Awan played guitar and wrote songs in the band Wild Joy and eventually started to work on his own material. He names John Prine, Nina Simone, Lou Reed, George Harrison, and David Bowie as favorite songwriters, then, realizing that they’re all either old or dead, comes up with five more that are in their prime: Margo Price, Caroline Rose, Rayland Baxter, Phoebe Bridgers, and the Chicago psychedelic rock band Post-Animal.

For flexibility, he does what many a musician does: hustles in the gig economy. He used to drive for Lyft and now does food delivery for Caviar, which keeps him busy: “It’s college kids from Drexel or Penn who are hungover and want that burger from Rittenhouse.”

He plays guitar in Britt Thomas & the Breaker Boys for Jersey songwriter Brittany Thomas. “If you have the time and energy to be a productive member of more than one group, it’s really helpful,” he says. “I tend to get stir crazy if I’m not in something else.”

Live on stage, Awan and his band are a seven-man gang who can be nimble and sweet on songs like the Butterfly title track but who can also raise a psych ruckus on British Invasion-style rocker “Be A Light,” the inspiration for the $3 branded lighters sold at the merch table.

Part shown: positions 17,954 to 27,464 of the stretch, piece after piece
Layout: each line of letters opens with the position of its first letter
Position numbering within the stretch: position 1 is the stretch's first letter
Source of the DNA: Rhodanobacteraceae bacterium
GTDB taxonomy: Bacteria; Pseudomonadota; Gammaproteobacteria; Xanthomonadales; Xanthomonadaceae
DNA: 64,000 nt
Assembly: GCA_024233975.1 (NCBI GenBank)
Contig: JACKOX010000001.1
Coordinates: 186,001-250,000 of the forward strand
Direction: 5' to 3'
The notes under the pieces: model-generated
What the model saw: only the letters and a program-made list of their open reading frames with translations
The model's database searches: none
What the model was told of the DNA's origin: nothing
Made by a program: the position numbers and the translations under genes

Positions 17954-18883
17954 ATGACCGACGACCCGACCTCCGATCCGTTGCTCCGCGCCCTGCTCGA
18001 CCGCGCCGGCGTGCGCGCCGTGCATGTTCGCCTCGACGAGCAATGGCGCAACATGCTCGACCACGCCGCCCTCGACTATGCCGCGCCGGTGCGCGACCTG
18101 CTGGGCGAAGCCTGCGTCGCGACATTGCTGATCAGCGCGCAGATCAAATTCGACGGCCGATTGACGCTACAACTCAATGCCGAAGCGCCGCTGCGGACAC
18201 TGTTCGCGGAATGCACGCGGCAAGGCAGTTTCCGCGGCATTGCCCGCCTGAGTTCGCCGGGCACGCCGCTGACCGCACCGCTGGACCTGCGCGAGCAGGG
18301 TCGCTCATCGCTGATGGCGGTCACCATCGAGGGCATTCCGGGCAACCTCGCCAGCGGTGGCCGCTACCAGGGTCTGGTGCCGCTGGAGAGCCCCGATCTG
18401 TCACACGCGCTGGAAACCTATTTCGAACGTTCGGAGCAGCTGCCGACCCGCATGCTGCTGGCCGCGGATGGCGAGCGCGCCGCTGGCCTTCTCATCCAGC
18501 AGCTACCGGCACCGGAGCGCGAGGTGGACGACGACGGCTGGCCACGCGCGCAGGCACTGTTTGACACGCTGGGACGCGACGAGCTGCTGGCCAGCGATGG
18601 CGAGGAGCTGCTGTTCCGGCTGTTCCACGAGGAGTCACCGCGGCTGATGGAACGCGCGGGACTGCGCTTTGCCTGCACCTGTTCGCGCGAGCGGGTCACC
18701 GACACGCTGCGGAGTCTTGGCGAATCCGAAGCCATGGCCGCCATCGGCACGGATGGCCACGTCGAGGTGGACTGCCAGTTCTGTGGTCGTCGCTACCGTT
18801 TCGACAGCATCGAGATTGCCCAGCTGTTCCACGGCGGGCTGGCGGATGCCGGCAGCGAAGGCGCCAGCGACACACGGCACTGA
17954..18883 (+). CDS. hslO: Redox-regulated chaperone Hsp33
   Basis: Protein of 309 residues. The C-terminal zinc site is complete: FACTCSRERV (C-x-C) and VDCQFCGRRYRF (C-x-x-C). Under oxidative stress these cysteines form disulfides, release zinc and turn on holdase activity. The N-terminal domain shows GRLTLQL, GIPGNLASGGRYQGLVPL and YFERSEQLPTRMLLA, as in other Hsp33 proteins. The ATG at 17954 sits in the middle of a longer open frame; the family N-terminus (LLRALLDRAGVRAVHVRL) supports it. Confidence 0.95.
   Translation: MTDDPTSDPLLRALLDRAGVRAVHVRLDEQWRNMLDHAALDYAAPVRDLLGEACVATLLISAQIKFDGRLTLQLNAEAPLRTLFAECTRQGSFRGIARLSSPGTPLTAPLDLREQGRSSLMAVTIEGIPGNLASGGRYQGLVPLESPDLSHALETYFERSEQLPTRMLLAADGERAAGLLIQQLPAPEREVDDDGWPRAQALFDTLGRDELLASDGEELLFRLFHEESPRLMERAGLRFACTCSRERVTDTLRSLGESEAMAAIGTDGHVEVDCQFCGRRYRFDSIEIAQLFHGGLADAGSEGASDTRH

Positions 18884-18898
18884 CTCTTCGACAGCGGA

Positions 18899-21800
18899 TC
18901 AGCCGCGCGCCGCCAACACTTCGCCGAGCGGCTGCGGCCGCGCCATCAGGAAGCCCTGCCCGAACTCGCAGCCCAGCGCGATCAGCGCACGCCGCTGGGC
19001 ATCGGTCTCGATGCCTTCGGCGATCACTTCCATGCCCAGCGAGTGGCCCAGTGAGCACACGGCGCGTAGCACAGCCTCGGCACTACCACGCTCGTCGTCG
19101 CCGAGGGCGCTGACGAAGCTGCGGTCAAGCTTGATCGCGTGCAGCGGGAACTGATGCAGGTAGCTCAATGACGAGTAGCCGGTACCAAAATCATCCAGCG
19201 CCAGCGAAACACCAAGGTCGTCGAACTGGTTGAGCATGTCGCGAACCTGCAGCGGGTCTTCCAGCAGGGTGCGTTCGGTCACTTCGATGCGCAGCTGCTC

“It’s like a tribe,” he says. He’s psyched to bring the whole crew to SXSW, including tambourine player Mark Pikulski, who plays percussion but does not sing, in the tradition of Joel Gion, the tambo player featured in the 2004 documentary Dig! about the Brian Jonestown Massacre, one of Awan’s favorite bands.

The songs on Butterfly are full of “a lot of self-reflection,” Awan says. "Every time I sit down to write a song, the challenge I set for myself is: How can I talk about myself without being self-important?”

They’ve been connecting, he thinks, “because when you’re recording songs, writing songs, even playing songs that you didn’t write, and you’re doing it because it’s fun and it brings you out of that day-to-day grind of just existing, there are going to be people that respond. The real job is reaching and finding those people.”

Awan has made serious headway on that front in the last year and is positioned to keep it rolling with the gig at SXSW and then at the NonComm radio convention in Philly in May.

“It’s a great feeling,” he says. “But it also puts it in the perspective of what it really takes. To be stressed out about one or two shows a month here … It makes you realize how much work goes into this thing. Besides it being your vision, you have to be confident and comfortable and trusting. You really got to know yourself better than anybody.”